Sandia flame cell tests, tames Godzilla-style fire
The flame starts out like Bambi, looking slender and vulnerable in the array of video screens above the computer bank in the FLAME facility of Sandia’s Thermal Test Complex in Tech Area 3.
Within seconds, cameras record what appears to be a forest fire of rushing flames in a 16-foot-high test enclosure. Then flames burst out the cell’s top like a creature in a monster movie, towering almost to the roof of the 50-foot-tall building that houses the cell. One video screen looks like a black-and-white movie of a large building in flames. A full-color screen shows rich, yellow-red packets of flame whirling upward like escaping souls, while outside video cams show black smoke emerging from large stacks.
Then a safety switch, sensing a possible electrical overload, turns off a 750-horsepower fan engaged in sucking in outside air to equalize the pressure of air leaving up the stack. Operators monitoring the feedback information immediately cut the supply of fuel. The inferno becomes a river of fire, then a stream of fire, then a rivulet, and then it’s gone.
Validating fire-physics models
But the data collected about its fierce brief life remains.
Data from this and other experiments at the $40 million complex can be used to validate fire-physics models and qualify nuclear weapons hardware subjected to extreme conditions, says test director Anay Luketa (1532), who also performs analysis and simulations at the complex.
“The objective of these FY16 experiments is to create an extreme abnormal thermal environment representative of what a weapon potentially could be exposed to,” she says. “The current test series controls boundary conditions and offers repeatable experiments, something difficult to achieve in outdoor flame tests where even a light wind can significantly tilt a fire plume.”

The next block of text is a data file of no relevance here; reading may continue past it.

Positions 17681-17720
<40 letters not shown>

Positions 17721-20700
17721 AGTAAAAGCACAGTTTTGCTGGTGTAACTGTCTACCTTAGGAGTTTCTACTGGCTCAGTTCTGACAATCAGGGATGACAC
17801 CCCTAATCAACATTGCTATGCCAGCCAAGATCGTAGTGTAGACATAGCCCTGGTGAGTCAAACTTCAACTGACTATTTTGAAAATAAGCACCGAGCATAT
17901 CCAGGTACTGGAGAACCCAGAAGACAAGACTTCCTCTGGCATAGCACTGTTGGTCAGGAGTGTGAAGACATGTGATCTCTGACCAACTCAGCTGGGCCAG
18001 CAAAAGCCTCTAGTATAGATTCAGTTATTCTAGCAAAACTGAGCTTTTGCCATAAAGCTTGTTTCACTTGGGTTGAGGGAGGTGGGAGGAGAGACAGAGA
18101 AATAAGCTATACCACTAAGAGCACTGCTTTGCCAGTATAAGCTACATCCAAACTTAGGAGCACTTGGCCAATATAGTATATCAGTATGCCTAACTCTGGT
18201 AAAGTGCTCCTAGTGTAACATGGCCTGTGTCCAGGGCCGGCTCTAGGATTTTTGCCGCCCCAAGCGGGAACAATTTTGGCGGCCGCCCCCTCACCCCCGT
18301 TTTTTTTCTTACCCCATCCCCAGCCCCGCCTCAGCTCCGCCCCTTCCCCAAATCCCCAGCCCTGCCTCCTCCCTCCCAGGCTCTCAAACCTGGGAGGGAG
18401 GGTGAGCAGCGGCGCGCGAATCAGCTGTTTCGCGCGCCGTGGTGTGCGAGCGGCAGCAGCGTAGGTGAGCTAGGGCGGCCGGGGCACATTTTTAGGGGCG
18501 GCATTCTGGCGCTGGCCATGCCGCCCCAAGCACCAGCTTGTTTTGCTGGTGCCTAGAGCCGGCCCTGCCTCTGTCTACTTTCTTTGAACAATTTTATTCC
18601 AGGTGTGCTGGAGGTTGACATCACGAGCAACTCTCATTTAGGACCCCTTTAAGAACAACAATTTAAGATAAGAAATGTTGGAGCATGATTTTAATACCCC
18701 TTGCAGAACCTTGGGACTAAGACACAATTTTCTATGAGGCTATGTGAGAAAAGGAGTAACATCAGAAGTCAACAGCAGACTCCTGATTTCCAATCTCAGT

The FLAME team measures temperatures, heat flux, flame velocity, and height and burn rate of these whirling fire plumes. The whirl is created in an open-top, square enclosure surrounding a pool of fuel. The enclosing walls do not meet at the corners; rather there are gaps positioned to cause a rotational pattern of inflowing, entrained air induced by the fire. This causes the flame to spin and rise in a vortex from a pond of burning jet fuel contained in a 3-meter-diameter pan.
Members of the fire team wear burn suits where appropriate and follow 20 pages of instructions to ensure safe handling of materials and proper procedures during ignition and close-down. They methodically turn on pumps, enable valves, bleed fuel to purge unwanted air from the system, thereby minimizing false readings, and lock a succession of safety doors before powering up the ignitor.
A simple hammer tap
Basement cameras check for dripping fuel. A simple hammer tap creates a sound-signal that allows researchers to synchronize data collected from video cameras placed throughout the structure. A National Environmental Policy Act (NEPA) process adds ammonia within the external smoke stack to precipitate soot onto a large plate; simple banging with large pneumatic actuators drops the soot into a collection container. In an additional safety measure, the roof of the building can lift if necessary to reduce excess pressures by allowing fire-heated gasses to escape.
The interest in tracking fire whirls rather than ordinary burns is because whirls potentially generate much higher heat fluxes than non-rotational pool fires. “Whirls witnessed in forest fires and in urban areas have demonstrated disastrous impacts due to the generation of extremely high velocities coupled with high heat release rates,” says Anay.